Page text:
In Amy Tan's short story "Two Kinds," Jing-mei is a regular nine-year-old girl who wants nothing more than to be herself and just be a kid. On the other hand, her mother, dreams of nothing but making her daughter a prodigy. "Two Kinds" clearly illustrates that parents cannot control their children's lives; they can only guide them in the right direction and let them make their own decisions.
Throughout the story, Jing-mei's mother does many things in an attempt to dominate and control her daughter's life. Jing-mei is forced to go through many lessons and tests given to her by her mother in order to try to find out what kind of prodigy she is going to be. She does everything from memorizing state capitols to finding the queen of hearts in a deck of cards to standing on her head without using her hands. "After seeing my mother's disappointed face once again, something inside of me began to die. I hated the tests, the raised hopes and failed expectations- (501).
Even though Jing-mei shows absolutely no interest in becoming a prodigy, her mother keeps on persisting, signing her up for piano lessons. When Jing-mei learns of this decision she is highly upset. "When my mother told me this, I felt as though I had been sent to hell" (503). Jing-mei's reference to "hell" expresses her angst toward her mother's decision. Her plea to her mother to be a normal child comes after she is told the dates of her piano lessons. "Why don't you like me the way I am? I"m not a genius! I can't play the piano- (503). Jing-mei took the piano lesson every day despite what she wanted to do. She went through the motions at the piano lessons she never put any effort into it because she was being forced to be there. "I did pick up the basics pretty quick, I might have become a good pianist at a young age. But I was determined not to try, not to become anybody different." (504).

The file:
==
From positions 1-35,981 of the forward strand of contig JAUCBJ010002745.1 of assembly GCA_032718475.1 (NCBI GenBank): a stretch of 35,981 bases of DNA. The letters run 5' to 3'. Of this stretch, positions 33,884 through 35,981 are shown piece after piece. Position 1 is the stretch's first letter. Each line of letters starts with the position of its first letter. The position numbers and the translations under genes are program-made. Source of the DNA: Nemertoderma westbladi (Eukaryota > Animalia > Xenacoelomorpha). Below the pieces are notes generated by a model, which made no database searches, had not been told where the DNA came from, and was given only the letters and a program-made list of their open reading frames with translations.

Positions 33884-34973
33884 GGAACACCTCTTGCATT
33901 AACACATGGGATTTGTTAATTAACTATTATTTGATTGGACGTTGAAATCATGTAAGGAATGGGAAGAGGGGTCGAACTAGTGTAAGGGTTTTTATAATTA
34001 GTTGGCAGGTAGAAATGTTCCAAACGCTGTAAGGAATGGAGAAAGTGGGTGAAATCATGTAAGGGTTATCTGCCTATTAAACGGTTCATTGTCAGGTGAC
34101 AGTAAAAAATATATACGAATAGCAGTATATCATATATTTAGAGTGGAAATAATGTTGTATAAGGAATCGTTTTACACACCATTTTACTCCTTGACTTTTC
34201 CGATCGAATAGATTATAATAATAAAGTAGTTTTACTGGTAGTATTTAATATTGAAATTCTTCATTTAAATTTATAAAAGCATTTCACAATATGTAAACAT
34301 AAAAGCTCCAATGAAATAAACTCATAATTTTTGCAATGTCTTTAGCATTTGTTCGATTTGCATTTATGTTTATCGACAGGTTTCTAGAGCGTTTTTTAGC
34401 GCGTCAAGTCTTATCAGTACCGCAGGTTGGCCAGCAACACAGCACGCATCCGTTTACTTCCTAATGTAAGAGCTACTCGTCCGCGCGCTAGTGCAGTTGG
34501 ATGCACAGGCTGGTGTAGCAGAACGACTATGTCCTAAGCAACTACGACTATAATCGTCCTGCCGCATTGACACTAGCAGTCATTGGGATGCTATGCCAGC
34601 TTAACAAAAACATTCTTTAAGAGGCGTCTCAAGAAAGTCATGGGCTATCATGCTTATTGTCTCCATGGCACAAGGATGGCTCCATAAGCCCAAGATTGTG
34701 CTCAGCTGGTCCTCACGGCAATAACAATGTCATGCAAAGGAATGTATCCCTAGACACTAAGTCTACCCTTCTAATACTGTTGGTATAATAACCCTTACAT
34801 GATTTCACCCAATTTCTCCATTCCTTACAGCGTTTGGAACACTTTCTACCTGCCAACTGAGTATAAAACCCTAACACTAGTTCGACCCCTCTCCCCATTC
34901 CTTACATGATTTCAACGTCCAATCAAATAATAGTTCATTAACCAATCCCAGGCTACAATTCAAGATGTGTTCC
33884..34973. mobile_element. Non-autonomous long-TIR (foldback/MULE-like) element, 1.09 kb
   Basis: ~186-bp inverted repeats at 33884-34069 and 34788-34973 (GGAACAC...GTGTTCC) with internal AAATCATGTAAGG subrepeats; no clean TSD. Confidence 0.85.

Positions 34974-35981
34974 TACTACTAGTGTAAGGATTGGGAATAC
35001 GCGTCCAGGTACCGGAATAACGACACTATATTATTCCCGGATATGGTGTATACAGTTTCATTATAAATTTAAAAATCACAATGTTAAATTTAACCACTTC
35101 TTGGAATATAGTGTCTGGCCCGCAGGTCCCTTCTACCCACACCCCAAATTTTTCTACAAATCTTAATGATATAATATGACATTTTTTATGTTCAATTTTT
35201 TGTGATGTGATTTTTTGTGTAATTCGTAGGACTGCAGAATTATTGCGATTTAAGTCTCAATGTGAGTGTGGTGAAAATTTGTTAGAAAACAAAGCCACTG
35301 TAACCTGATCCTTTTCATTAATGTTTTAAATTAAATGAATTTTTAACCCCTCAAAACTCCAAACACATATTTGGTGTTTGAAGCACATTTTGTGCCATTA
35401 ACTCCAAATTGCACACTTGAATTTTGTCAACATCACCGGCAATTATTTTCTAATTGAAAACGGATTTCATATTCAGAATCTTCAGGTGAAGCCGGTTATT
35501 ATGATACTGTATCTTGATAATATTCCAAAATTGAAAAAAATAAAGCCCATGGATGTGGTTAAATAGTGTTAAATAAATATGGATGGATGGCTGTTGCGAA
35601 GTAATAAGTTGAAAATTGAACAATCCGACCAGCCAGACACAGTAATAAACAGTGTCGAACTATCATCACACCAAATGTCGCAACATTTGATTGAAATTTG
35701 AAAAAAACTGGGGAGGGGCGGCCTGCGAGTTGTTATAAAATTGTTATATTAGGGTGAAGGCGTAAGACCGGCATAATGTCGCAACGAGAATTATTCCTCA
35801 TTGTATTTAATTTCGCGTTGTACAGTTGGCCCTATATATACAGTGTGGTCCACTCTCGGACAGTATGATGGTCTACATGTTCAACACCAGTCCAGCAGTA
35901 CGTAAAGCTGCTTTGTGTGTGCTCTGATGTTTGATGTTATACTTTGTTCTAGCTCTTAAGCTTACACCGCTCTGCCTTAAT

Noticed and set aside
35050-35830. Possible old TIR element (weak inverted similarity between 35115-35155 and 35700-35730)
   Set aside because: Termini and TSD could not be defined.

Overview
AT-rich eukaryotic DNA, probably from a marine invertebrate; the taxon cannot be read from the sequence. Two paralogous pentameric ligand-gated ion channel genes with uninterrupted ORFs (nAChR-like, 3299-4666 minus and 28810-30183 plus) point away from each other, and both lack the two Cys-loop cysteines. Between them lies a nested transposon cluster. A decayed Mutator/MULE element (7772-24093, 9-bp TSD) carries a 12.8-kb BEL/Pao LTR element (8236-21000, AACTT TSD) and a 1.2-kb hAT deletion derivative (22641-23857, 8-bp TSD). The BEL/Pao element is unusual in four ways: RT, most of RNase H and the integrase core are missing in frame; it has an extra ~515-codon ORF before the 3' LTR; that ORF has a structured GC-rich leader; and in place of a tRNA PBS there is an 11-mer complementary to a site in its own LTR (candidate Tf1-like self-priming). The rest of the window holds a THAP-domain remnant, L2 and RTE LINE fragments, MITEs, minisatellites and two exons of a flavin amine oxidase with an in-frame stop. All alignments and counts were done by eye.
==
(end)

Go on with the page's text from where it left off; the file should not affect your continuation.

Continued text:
Her mother eventually enrolls her in a recital so that she can showcase all of her talent.